September 17, 2015
It's a fact of life — you get a little more forgetful as time goes on. The reason? There are physiological things happening that can cause forgetfulness. But here's the good news: there are steps you can take to avoid or lessen it.
A certain number of changes to your brain as you age are normal, and an occasional memory lapse, while annoying, it isn't a cause for concern. Just as other body processes slow with age, so does the speed at which you are able to learn and recall information. Physicians refer to this – the momentary inability to recall the name of an acquaintance, say, or the title of a book you just finished reading -- simply as “the aging brain.”
So-called “senior moments” that most people experience generally show up in one’s 50s, but memory loss as you age is by no means inevitable. Here are some techniques you can practice to keep your mind sharp:
Your activities, your lifestyle and your overall physical health directly impact the ability of your brain to recall information. Good nutrition, high-quality sleep, positive relationships and socialization, and moderate physical activity are as much a part of a healthy brain – and of overcoming forgetfulness -- as they are a healthy body.
Blood flow to the brain is increased by aerobic exercise and training – which encourages the health and development of neurons, the building blocks of brain functioning and memory. Brain specialists usually recommend 45 minutes of moderate aerobic movement – which can be as simple as walking – three times weekly.
Not overdoing alcohol is common sense whether or not we’re talking about the brain and memory – but overconsumption of alcohol can, in extreme cases, contribute to permanent brain damage and memory loss.
A list of foods has been identified by nutritionists as “superfoods,” largely because of their function as brain foods. They include blueberries (said to help protect the brain from oxidative stress); wild salmon (rich in omega-3 essential fatty acids, crucial to brain function and memory); nuts and seeds (Vitamin E may help reduce cognitive decline); avocados (monosaturated fat contributes to healthy blood flow); and dark chocolate (has powerful antioxidant properties, plus caffeine to enhance focus and concentration).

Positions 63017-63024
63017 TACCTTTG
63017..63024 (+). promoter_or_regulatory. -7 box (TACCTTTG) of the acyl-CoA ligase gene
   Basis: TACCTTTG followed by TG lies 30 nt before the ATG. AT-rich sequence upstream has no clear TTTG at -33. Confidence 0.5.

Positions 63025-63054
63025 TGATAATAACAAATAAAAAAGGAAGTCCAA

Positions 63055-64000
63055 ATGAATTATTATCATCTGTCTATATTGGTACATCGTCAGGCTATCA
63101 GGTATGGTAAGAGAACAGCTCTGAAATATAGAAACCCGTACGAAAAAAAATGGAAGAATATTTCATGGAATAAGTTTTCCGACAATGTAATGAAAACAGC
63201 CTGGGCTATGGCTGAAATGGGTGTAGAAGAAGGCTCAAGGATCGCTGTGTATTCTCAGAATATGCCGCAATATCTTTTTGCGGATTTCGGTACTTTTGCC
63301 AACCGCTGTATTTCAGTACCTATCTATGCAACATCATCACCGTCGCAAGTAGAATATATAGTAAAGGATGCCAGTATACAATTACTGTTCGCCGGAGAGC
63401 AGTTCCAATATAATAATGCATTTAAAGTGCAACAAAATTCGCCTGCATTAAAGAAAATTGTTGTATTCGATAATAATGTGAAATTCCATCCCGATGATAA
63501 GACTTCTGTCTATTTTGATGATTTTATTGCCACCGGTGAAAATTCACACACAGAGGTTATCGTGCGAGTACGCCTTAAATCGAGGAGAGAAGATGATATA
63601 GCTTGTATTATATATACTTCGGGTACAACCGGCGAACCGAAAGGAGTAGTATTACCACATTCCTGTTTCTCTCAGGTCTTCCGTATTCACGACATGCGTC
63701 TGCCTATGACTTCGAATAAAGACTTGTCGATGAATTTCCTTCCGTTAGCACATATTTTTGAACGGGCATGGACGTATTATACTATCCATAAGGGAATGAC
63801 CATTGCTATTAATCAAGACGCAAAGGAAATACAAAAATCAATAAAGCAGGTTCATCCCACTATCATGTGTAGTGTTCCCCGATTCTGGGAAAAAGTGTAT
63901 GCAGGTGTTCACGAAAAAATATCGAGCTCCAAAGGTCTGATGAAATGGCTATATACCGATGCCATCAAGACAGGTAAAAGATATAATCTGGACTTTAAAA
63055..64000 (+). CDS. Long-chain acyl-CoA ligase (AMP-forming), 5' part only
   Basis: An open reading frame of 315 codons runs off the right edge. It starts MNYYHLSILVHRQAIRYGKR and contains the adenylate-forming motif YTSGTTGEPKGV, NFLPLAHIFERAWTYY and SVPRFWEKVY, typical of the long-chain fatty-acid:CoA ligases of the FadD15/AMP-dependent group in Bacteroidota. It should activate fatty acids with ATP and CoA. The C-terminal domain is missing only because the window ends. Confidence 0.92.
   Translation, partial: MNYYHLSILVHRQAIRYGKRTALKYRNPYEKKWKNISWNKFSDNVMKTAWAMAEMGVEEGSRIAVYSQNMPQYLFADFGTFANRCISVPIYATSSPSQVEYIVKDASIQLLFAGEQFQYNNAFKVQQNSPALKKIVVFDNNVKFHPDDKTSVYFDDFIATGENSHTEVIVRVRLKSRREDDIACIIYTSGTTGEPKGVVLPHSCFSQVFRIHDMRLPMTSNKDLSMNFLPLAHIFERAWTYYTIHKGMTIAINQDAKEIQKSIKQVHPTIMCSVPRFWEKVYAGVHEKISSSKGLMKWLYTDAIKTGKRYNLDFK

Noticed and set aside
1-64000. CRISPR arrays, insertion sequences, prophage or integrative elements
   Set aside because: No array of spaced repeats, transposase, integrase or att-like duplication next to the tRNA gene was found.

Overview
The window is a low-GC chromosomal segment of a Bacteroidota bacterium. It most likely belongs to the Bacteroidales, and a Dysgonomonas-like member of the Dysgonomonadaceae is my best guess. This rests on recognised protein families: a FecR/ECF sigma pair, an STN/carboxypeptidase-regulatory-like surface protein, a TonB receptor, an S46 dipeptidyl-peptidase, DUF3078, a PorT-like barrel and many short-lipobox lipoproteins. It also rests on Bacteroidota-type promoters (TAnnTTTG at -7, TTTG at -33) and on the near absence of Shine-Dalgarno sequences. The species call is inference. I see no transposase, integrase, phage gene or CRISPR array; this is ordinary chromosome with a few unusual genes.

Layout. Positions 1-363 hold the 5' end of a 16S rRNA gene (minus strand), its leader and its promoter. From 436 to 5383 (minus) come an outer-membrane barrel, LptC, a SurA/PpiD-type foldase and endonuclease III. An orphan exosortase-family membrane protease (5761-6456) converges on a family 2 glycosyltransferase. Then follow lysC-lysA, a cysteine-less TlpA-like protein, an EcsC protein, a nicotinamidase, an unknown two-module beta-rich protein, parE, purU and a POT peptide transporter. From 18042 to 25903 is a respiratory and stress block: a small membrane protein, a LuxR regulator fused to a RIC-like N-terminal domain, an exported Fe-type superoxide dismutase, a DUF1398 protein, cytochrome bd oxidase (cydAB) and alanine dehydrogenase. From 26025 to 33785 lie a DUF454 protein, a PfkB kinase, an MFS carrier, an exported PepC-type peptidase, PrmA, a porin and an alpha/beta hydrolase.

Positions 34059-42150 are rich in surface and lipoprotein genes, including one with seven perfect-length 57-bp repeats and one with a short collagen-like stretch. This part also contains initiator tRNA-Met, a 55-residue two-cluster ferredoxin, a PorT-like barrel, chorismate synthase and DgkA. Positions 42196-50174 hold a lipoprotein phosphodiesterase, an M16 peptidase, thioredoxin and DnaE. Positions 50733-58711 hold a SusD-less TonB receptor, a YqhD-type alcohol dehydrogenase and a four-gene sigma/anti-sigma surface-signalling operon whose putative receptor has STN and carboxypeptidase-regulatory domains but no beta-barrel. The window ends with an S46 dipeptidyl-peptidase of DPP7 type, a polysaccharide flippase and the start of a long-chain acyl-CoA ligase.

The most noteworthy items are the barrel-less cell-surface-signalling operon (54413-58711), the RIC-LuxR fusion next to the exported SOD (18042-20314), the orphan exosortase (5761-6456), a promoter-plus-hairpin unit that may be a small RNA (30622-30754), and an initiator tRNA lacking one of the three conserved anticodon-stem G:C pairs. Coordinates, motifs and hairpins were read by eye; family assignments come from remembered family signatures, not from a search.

One of the best ways to keep your brain active and reduce stem memory loss is lifelong learning. Some of the most “successful agers” are people who never stop learning a new skill – ballroom dancing, a foreign language or a musical instrument.
Whether it’s a simple newspaper crossword puzzle or Sudoku, or an interactive online game (search the Internet under “brain games” – there are thousands), these games can not only aid memory and forgetfulness, but also positively impact concentration, problem solving, mental flexibility, and thinking speed. Some folks, as they age, commit to spending 15 minutes a day on brain games – it’s a field that’s booming. And by the way, many games are by definition “brain games” – chess, duplicate bridge, etc. – because the games themselves are all about memory and strategic thinking.
Much forgetfulness is simply overcommitment – to work, to social obligations, to day-to-day activities. A great deal of forgetfulness can be “cured” simply by staying organized and simplifying your life. Make lists, commit to fewer activities, keep careful calendars, use reminders, and say no occasionally!
These are just a few ways to keep your memory sharp as you get older. Perhaps the most important advice is not to get flustered. If you have a momentary instance of forgetfulness – if you meet someone on the street whose name escapes you, for example -- be patient with yourself, be honest with the other person, and most important keep your sense of humor about it. It happens to everyone, and it decidedly isn’t the end of the world.